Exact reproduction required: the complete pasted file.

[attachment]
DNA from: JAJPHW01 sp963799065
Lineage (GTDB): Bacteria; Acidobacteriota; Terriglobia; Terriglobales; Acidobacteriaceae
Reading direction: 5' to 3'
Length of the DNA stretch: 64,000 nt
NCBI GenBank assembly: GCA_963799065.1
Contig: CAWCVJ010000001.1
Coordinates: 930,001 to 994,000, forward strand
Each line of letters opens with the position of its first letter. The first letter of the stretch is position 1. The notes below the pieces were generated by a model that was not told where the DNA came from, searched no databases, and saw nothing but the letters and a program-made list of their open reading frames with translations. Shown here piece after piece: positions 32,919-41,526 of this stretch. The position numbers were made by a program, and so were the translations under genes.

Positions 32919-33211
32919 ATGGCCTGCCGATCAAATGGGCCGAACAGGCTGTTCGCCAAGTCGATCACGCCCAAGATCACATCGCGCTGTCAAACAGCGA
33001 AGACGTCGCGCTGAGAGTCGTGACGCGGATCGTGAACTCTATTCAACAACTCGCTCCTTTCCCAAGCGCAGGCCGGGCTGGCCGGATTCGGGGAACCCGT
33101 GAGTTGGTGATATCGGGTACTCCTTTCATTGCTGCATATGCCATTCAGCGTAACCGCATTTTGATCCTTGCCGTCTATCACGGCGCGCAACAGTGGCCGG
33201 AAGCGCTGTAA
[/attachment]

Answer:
DNA from: JAJPHW01 sp963799065
Lineage (GTDB): Bacteria; Acidobacteriota; Terriglobia; Terriglobales; Acidobacteriaceae
Reading direction: 5' to 3'
Length of the DNA stretch: 64,000 nt
NCBI GenBank assembly: GCA_963799065.1
Contig: CAWCVJ010000001.1
Coordinates: 930,001 to 994,000, forward strand
Each line of letters opens with the position of its first letter. The first letter of the stretch is position 1. The notes below the pieces were generated by a model that was not told where the DNA came from, searched no databases, and saw nothing but the letters and a program-made list of their open reading frames with translations. Shown here piece after piece: positions 32,919-41,526 of this stretch. The position numbers were made by a program, and so were the translations under genes.

Positions 32919-33211
32919 ATGGCCTGCCGATCAAATGGGCCGAACAGGCTGTTCGCCAAGTCGATCACGCCCAAGATCACATCGCGCTGTCAAACAGCGA
33001 AGACGTCGCGCTGAGAGTCGTGACGCGGATCGTGAACTCTATTCAACAACTCGCTCCTTTCCCAAGCGCAGGCCGGGCTGGCCGGATTCGGGGAACCCGT
33101 GAGTTGGTGATATCGGGTACTCCTTTCATTGCTGCATATGCCATTCAGCGTAACCGCATTTTGATCCTTGCCGTCTATCACGGCGCGCAACAGTGGCCGG
33201 AAGCGCTGTAA